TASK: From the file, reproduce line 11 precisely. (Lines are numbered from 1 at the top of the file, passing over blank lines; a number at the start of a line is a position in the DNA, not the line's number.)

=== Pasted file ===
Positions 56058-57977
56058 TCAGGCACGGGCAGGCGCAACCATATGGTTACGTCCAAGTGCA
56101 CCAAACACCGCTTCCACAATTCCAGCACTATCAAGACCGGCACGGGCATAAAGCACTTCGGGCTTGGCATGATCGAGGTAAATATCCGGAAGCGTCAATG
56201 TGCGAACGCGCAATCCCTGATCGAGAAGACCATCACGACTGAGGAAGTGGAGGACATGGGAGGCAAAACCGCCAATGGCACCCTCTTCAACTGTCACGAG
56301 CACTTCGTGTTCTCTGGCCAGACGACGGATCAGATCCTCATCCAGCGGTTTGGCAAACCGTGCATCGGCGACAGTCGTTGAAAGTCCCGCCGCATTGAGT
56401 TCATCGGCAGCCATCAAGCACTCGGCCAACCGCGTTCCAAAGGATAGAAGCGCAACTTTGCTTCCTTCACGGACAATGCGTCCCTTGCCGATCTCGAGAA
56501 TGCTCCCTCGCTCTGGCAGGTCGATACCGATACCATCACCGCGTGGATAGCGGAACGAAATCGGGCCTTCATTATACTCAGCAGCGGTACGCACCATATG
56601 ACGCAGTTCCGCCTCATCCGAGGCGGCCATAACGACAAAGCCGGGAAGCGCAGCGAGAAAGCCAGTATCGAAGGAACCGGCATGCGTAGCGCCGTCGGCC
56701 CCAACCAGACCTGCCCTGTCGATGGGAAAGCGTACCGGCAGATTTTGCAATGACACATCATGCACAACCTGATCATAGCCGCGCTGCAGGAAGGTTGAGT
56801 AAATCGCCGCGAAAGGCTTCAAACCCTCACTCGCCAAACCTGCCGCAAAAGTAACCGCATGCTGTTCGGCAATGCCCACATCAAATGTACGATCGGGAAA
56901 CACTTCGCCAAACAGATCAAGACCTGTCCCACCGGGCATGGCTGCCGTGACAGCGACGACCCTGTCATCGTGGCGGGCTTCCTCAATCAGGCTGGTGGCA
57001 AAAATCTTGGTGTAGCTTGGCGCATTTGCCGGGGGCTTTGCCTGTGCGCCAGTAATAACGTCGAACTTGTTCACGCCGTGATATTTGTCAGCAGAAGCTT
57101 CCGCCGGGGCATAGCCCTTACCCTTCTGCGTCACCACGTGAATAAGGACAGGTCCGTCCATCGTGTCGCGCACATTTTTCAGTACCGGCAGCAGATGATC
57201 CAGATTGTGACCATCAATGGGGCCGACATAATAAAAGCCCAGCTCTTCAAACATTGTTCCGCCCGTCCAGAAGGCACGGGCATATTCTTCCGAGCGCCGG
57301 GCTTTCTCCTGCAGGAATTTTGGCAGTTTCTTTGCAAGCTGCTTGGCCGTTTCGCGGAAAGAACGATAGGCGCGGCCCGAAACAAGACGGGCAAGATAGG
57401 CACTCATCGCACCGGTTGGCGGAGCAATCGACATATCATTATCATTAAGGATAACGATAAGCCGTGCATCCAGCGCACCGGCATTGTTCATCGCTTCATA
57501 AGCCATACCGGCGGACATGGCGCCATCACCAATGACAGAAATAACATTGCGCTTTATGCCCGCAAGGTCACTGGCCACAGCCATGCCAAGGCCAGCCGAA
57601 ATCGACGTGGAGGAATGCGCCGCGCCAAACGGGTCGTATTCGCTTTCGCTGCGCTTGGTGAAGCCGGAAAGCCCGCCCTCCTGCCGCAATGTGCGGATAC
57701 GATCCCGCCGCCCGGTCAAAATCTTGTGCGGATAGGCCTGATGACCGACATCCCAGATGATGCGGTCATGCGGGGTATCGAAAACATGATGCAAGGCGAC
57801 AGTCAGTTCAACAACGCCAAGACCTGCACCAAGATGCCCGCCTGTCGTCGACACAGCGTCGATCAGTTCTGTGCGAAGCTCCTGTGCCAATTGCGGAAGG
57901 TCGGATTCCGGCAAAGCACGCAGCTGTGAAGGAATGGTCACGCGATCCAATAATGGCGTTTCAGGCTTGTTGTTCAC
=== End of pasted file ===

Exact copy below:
56901 CACTTCGCCAAACAGATCAAGACCTGTCCCACCGGGCATGGCTGCCGTGACAGCGACGACCCTGTCATCGTGGCGGGCTTCCTCAATCAGGCTGGTGGCA